I am very pleased to be joining in the discussion of Brad’s excellent book. Work has not allowed me to comment until now, but I have read the preceding posts.
What struck me was Brad’s description of the hindrances to public life faced by Catholics at the time, and that got me thinking about our own time. Then, it seems, while Catholics were prohibited from holding office and voting, nevertheless their private life (such as school, charities, religious expression) was allowed to exist. (Is this right, Brad?)
However today’s policial culture is quite different. While Catholics (and other Christians) are allowed to vote and hold public office, the law is not friendly to the institutional action reflecting religious belief. I am thinking here of the laws passed that make it essentially impossible for religious hospitals to act according to their mission, something I have often written about. The secularity of the modern state, it seems, encroaches on religious activity in a different, perhaps more dangerous, way than what Carroll faced.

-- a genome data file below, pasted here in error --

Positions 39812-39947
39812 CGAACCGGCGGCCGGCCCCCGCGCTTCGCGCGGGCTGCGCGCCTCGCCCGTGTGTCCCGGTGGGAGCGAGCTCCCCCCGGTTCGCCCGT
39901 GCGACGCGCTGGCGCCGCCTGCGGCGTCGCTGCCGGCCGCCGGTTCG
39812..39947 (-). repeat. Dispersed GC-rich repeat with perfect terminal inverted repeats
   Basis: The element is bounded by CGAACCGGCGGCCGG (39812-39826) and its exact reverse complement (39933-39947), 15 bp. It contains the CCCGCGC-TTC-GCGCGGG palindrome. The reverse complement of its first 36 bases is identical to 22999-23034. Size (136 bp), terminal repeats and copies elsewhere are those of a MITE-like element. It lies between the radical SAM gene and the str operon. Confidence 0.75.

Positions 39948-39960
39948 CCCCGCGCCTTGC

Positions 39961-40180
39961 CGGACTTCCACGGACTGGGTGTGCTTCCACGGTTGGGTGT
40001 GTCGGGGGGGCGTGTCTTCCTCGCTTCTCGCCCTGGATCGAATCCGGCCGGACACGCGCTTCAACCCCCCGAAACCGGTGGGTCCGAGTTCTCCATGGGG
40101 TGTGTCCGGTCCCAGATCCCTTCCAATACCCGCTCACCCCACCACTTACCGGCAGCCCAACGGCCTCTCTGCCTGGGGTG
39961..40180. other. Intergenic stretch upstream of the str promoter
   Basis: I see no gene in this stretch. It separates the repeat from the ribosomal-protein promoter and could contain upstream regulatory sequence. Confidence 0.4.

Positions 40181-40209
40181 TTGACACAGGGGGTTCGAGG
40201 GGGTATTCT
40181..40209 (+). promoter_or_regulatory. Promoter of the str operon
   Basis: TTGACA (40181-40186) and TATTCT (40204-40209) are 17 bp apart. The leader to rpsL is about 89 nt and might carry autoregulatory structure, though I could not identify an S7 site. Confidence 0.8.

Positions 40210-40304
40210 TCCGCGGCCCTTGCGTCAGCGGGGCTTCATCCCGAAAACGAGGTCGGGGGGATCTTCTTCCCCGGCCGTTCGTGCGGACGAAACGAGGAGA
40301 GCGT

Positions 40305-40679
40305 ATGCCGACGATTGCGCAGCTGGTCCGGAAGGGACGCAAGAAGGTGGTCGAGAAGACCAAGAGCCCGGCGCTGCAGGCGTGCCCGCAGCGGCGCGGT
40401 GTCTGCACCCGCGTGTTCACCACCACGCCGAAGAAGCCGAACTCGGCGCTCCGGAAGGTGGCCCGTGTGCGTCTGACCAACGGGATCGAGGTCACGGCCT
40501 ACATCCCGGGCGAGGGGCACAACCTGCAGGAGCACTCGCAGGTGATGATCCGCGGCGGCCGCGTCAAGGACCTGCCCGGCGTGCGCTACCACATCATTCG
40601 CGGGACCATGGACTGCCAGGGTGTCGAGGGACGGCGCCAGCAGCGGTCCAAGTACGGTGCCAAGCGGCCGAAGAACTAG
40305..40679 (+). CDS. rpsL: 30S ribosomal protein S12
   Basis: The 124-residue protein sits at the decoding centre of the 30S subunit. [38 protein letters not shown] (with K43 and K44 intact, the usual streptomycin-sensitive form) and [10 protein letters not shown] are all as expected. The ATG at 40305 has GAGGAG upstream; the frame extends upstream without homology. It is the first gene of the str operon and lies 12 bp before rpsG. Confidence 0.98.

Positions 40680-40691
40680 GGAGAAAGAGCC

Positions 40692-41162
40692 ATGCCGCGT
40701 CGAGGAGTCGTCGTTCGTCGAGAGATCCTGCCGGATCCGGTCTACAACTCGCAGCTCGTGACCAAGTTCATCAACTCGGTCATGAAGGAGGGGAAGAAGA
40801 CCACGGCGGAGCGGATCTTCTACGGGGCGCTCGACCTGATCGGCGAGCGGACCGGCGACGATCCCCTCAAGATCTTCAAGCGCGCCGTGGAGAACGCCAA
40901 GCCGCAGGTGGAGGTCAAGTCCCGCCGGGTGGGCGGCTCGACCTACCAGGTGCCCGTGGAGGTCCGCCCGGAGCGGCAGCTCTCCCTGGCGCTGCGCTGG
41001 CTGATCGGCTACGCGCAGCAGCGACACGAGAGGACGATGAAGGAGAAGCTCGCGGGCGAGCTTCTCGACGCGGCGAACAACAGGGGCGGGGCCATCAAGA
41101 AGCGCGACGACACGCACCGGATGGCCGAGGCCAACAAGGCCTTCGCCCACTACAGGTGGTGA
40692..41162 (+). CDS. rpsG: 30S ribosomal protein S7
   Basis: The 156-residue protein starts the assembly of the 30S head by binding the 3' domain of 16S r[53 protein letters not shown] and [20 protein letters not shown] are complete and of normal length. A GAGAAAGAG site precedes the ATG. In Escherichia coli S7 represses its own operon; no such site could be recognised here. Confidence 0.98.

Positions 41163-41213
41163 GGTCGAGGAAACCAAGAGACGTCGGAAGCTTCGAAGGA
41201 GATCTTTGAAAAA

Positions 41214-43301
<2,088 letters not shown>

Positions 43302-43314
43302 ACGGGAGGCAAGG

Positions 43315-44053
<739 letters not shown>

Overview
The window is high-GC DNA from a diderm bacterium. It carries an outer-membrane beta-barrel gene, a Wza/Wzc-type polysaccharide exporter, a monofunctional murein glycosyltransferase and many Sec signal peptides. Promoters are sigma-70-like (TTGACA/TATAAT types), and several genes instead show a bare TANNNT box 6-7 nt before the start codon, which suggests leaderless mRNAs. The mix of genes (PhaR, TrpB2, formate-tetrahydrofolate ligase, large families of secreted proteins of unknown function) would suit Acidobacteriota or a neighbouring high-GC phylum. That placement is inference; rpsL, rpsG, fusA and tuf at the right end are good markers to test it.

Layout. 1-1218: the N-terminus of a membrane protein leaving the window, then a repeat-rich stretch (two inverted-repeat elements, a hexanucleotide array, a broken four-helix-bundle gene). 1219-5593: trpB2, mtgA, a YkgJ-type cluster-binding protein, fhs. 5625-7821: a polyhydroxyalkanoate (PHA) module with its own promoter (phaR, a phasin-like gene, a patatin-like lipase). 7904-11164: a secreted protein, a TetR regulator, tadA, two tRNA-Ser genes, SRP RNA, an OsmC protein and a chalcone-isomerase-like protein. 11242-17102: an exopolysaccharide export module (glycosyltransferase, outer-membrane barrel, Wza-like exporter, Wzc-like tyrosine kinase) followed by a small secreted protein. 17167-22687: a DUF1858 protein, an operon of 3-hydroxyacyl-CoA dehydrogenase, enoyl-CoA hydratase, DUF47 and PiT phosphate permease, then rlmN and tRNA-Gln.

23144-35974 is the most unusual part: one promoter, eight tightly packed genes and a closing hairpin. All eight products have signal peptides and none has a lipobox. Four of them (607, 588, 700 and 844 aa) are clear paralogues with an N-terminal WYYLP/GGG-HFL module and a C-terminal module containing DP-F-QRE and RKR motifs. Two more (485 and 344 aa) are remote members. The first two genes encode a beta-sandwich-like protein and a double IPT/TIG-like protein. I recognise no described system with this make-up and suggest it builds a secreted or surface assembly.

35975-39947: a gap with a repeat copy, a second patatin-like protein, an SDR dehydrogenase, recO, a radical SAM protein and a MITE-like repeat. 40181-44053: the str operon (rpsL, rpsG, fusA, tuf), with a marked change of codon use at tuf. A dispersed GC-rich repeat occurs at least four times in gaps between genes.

Brad, is there a Carrollian approach to this dilemma?